Living the Gig Dream in Africa
Work has transformed in the last 12 years.
In 2010, the idea of being able to wake up, get into your car, complete tasks then sign off whenever you like sounded like fantasy.
Now, that’s a reality for 50 million people who work in the Gig Economy.
What is the gig economy? A platform connects you to customers and job opportunities – like a passenger who needs to get from A to B, or a guest who needs a room to stay in.
You complete these tasks and get paid by the platform for each task.
Gig Pros and Gig Cons
Gig work is easy to jump into – to start, you just need to be able to drive a car, use your skills, or share your living space.
You can choose when you jump on and off the platform, which means you can work as much or as little as you like.
And money hits your bank account quickly for the work that you do. No waiting for monthly salaries, money is in your account in weeks, or even right after each job.
But, there are some gig cons. At the cost of more flexibility, you miss a few features of traditional jobs.
You are responsible for the costs of your asset (whether thats a car, your skills, or your house).
Same goes for everything related to that asset – things like fuel, cleaning and insurance.
And your safety is your own responsibility.
These cons of gig work have hurt the reputation of gig platforms, like Uber and Lyft, who have been taken to court for not offering full employee protections.
But looking at where the gig economy is headed next, there could be more pros than cons coming out of gig platforms.
Gig platforms are verbs
I was convinced of Uber’s domination when rapper, MadeinTyo, released the song Uber Everywhere in 2015.
‘Uber f*cking everywhere, aye, yeah’ – MadeinTYO
Average song, but strong message
Uber is now a verb.
And you don’t find a hotel room anymore, you find an Airbnb.
Gig platforms have effectively penetrated developed markets. Their next challenge in these markets is domination against rival platforms.
It’s the classic ‘are we getting an Uber or a Didi’ question you hear whenever you need to get to the other side of town. (Didi always for me, it’s cheaper 💁🏾♂️).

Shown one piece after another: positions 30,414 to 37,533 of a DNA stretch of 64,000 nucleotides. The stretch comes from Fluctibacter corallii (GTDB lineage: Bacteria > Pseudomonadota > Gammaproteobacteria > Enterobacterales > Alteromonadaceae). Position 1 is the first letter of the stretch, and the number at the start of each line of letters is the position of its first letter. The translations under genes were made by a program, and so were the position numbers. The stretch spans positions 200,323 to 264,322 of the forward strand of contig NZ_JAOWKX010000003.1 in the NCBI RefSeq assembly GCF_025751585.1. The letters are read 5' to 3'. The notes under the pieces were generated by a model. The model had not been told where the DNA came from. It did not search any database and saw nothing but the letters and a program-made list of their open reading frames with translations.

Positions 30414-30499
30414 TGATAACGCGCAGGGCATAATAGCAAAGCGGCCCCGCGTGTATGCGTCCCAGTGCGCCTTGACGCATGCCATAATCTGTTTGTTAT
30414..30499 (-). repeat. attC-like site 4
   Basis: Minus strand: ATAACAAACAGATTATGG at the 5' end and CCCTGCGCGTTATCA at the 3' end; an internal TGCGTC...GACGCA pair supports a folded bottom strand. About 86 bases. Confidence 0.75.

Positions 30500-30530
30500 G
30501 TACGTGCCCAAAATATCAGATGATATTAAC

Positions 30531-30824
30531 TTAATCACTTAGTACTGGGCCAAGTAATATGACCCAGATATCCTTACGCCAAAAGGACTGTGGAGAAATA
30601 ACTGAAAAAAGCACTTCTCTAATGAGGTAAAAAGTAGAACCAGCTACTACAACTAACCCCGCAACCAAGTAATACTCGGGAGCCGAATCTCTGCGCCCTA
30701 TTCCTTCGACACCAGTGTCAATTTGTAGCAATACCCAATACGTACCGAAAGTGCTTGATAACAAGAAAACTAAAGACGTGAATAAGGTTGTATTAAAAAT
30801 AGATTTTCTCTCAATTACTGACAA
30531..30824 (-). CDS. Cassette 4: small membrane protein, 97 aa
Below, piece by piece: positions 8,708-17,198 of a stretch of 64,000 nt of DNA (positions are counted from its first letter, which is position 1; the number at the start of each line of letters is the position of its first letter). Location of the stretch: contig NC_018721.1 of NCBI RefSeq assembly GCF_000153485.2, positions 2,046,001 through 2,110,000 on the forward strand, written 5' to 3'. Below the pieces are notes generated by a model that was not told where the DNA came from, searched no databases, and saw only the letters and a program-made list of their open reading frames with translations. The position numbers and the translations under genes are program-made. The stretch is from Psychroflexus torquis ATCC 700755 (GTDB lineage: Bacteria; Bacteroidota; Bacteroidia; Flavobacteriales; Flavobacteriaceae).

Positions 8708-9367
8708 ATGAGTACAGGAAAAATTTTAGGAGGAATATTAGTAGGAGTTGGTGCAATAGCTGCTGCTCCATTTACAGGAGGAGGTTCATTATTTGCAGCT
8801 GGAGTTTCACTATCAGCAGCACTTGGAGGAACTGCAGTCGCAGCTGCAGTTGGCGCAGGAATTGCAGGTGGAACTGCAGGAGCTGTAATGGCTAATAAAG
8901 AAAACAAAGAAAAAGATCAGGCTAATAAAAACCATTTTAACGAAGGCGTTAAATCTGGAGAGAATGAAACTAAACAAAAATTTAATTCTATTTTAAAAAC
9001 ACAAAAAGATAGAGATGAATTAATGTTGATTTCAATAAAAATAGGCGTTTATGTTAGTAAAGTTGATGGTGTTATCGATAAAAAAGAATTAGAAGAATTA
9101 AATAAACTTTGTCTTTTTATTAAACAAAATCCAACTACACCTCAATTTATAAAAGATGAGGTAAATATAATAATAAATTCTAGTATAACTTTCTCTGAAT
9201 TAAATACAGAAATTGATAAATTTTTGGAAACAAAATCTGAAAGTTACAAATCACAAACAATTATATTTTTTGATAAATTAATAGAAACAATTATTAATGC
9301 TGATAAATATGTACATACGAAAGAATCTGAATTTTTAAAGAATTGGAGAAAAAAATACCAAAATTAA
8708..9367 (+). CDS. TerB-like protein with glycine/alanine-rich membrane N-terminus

So, what’s next for these platforms?
Emerging markets are up next
We’re seeing this with Uber aggressively expanding in India, Latin America and buying stakes in other platforms – like Grab and Didi, which dominate South East Asian and China respectively.
And the next leg of Gig Work expansion is coming for Africa.
In the last 10 years, hundreds of platforms using the gig work model have launched in the continent.
From the global players we all know and love – like Bolt, Uber, Glovo – and newer, local players like Lynk, Gozem, Ride, Sendy, and TruQ.
And while gig platforms have questionable reputations in developed markets, the case for these platforms in Africa is compelling.
Gig work’s promise for Africa
Africa has a population of 420m people between 18-35 and the highest rate of unemployment globally.
According to African Development Bank, only 15% of Africa’s young population are in wage employment.
31% work informally – this could look like running a market stall, or working adhoc jobs at a cafe. These workers are seen to be ‘economically vulnerable,’ and generally lack sufficient savings, and may be living day to day.
19% are inactive – meaning they are not seeking work or are unable to work. They may be studying or attending school.
The remaining 35% are unemployed.
The same research shows that while 10-12 million youth enter Africa’s workforce each year, only 3 million jobs are created annually.
On a continent with little to no social protection, Africa’s youth have no choice but to find work.
In Ethiopia, it’s normal to have a qualified physiotherapist drive your taxi because there aren’t enough jobs in the field.
And unemployment in Africa doesn’t just hurt job seekers, it hurts stability.
Historically, we see how low employment rates next to higher prices of living can be the catalyst for large-scale political instability and conflict.
In short: we need more jobs in Africa.
And, the gig economy has the potential to be a solution to large-scale unemployment.
Sunday to Sunday
Ashenafi, a driver from Ethiopia, has two bachelors degrees in Nursing and Public Health.
But he’s driver. Why?
He sums it up perfectly:
‘I can make as much in a week driving as I could in a month working in the health sector. But, I have to work Sunday to Sunday.’
It’s hard work, but it pays better than most jobs with higher cost entry points.
Looking at the data points from Rest of World’s analysis, we see that drivers earnings can just over, or well ahead of the average wage.
Gig work is not just a career path – it’s actually a means to an end.
Only 40% of delivery workers and drivers across Africa only see themselves staying in their jobs for the next year. Most want to move onto their next career or business.
Gig work is a way to earn money to eventually work another job, or start your own business.
Gig work could be a way to solve job vulnerability for Africa’s young population. But it’s not all champagne and flowers.
In the next edition of The Gig Dream, we’ll be talking to Kayode, Ex-Jumia Country Manager and CEO of Gigmile, about realities for gig workers and platforms on the continent.